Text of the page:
Can a company own a color? Apparently so, according to a federal judge who has sided with T-Mobile in a trademark lawsuit, saying that Aio Wireless, a subsidiary of Dallas-based AT&T Inc., isn't allowed to use colors resembling T-Mobile's promotional "magenta" shade.
The court in a Feb. 10 ruling ordered AT&T to stop using Pantone 676C, a color Aio describes as “plum,” because of fears that it might cause consumers to confuse the two brands.
T-Mobile issued a statement claiming victory in the quarrel over the controversial color, while an Aio spokeswoman said the company disagrees with the court’s ruling but had already decided not to use the color in advertising and store designs.
From a dad’s perspective, it reminds me of when my kids would squabble over crayons.
T-Mobile: Aio, stop using my magenta! Waaaa!
Aio: It’s not magenta, it’s plum.
T-Mobile: Dad, tell Aio to stop using my magenta.
Judge: Aio, stop using magenta. T-Mobile had it first.
T-Mobile: Ha! I told you so.
Aio: Fine. I don’t want it anyway. But it’s still plum.
Seeking deeper legal analysis, I turned to intellectual property attorney Jamil N. Alibhai.
“When a certain color is used in a certain way that indicates the source of a product, it can be a protectable trademark,” Alibhai told me.
“Each of these telecom companies uses certain colors on a regular basis,” Alibhai said. “AT&T often uses orange. Sprint uses yellow. T-Mobile uses magenta. The court was saying that when a competitor tries to use a similar color as somebody else in the same industry for marketing its stores, it can infringe the other one’s trademark.”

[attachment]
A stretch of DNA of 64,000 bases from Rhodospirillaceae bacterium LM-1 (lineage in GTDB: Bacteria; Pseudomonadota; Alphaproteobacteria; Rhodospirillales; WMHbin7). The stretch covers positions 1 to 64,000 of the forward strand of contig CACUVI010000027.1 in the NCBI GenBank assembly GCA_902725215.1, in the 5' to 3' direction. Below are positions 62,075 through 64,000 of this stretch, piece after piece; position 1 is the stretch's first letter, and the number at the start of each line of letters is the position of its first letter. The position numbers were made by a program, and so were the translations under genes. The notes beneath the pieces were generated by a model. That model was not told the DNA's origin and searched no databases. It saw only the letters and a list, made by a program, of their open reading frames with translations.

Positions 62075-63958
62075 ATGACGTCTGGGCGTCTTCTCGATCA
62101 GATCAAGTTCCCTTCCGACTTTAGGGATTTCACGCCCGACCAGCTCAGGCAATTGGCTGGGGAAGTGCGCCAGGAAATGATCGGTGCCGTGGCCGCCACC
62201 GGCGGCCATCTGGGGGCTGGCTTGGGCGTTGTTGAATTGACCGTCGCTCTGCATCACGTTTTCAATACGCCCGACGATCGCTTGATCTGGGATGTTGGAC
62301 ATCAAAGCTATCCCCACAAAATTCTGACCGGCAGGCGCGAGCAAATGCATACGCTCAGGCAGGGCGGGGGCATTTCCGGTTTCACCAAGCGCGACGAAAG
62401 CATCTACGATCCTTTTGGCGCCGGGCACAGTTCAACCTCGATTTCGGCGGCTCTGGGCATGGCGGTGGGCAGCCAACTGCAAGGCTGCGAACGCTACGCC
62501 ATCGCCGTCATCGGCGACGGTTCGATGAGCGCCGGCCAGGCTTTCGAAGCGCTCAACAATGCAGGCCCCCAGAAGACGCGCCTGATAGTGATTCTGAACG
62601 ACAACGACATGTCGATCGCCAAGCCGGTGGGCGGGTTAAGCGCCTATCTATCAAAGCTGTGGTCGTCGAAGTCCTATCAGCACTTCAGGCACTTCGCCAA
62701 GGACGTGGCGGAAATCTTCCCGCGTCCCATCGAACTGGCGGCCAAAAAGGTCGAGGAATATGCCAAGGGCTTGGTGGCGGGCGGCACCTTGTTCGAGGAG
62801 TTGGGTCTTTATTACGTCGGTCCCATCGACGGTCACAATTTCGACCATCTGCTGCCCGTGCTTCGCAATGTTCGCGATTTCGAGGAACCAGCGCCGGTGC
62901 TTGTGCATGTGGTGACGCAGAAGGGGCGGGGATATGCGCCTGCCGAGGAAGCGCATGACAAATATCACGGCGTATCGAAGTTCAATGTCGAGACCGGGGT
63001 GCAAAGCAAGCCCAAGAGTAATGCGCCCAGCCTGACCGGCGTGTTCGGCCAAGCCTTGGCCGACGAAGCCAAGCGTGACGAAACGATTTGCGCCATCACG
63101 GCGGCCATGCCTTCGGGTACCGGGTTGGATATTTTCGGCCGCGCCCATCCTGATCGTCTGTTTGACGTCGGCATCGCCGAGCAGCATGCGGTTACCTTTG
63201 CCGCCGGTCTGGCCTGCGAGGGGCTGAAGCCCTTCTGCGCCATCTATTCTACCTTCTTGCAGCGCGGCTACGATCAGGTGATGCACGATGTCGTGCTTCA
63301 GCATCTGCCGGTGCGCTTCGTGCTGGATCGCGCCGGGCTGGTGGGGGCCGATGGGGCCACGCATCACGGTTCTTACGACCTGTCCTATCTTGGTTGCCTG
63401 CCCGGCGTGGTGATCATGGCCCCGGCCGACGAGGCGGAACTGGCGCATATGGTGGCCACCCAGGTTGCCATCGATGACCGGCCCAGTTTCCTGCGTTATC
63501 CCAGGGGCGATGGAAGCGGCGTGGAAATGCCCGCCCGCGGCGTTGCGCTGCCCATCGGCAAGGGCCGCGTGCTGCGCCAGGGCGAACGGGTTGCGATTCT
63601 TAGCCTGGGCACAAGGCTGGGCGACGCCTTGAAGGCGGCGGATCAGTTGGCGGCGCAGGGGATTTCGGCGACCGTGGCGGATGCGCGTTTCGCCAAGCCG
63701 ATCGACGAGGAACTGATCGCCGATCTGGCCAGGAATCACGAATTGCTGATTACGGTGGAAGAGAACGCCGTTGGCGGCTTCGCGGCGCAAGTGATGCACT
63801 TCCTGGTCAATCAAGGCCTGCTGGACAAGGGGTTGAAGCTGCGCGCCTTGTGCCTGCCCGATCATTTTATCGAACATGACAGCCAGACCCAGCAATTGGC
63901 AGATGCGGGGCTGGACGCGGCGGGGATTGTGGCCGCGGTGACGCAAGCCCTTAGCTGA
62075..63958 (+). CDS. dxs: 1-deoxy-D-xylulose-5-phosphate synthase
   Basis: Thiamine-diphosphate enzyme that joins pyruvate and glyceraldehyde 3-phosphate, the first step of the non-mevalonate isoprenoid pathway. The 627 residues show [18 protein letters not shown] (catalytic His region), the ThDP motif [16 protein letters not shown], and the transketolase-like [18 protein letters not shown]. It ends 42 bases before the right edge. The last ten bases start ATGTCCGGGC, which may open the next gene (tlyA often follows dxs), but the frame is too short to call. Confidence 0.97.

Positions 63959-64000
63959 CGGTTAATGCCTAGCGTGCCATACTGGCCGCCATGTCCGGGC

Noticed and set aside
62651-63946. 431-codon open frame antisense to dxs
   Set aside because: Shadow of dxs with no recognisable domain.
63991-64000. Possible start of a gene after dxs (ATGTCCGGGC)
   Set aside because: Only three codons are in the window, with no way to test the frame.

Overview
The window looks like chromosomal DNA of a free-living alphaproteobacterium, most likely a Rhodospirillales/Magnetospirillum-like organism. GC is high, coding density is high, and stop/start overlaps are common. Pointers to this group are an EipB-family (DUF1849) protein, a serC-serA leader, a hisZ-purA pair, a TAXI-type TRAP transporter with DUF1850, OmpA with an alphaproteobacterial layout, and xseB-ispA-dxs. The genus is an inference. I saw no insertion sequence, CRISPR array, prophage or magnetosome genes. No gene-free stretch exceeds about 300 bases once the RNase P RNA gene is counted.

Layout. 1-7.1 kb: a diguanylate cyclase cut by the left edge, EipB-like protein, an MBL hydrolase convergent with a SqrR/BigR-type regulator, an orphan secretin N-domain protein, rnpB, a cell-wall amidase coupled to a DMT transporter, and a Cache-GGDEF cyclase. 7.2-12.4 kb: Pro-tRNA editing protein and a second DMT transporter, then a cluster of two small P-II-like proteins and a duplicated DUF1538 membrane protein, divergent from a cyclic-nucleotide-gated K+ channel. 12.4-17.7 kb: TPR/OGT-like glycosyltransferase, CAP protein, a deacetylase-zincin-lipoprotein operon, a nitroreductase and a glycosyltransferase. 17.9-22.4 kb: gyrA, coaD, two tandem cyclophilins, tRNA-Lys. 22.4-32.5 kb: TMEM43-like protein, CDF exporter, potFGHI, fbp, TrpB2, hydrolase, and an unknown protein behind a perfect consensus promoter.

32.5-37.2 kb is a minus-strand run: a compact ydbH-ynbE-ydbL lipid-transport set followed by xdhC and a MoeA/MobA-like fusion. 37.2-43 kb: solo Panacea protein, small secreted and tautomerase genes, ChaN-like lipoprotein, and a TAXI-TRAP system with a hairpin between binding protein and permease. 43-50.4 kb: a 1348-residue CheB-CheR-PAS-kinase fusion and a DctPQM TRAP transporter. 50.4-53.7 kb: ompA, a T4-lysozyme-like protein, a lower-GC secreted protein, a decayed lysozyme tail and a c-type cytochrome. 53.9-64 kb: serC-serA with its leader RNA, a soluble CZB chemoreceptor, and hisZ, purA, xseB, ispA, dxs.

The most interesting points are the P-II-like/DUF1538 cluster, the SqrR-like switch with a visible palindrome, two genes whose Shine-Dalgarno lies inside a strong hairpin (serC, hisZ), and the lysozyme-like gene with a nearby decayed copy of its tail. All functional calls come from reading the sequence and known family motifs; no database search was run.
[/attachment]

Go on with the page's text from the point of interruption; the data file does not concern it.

So when it comes to color, how close is too close?
“The legal question is, is there a likelihood of confusion for the consumer?” Alibhai said.
This isn’t the first time a question of color has been litigated, Alibhai added.
A U.S. federal appeals court ruled in September 2012 that famous French luxury shoe designer Christian Louboutin was entitled to trademark protection of its signature red-soled stilettos, with certain limitations.
In that case, the court ruled that Louboutin can protect its brand against red-soled shoes made by Yves Saint Laurent S.A.S., another luxury designer, but it instructed the U.S. Patent and Trademark office to limit Louboutin's trademark to uses in which the red bottom contrasts with the color of the rest of the shoe.
That means that if Yves Saint Laurent used a red sole on a red shoe, it would not infringe on Louboutin's trademark. The patent office had granted Louboutin protection in 2008.
T-Mobile, like Louboutin, had trademarked its magenta color, Alibhai said.
To read the full article, click here.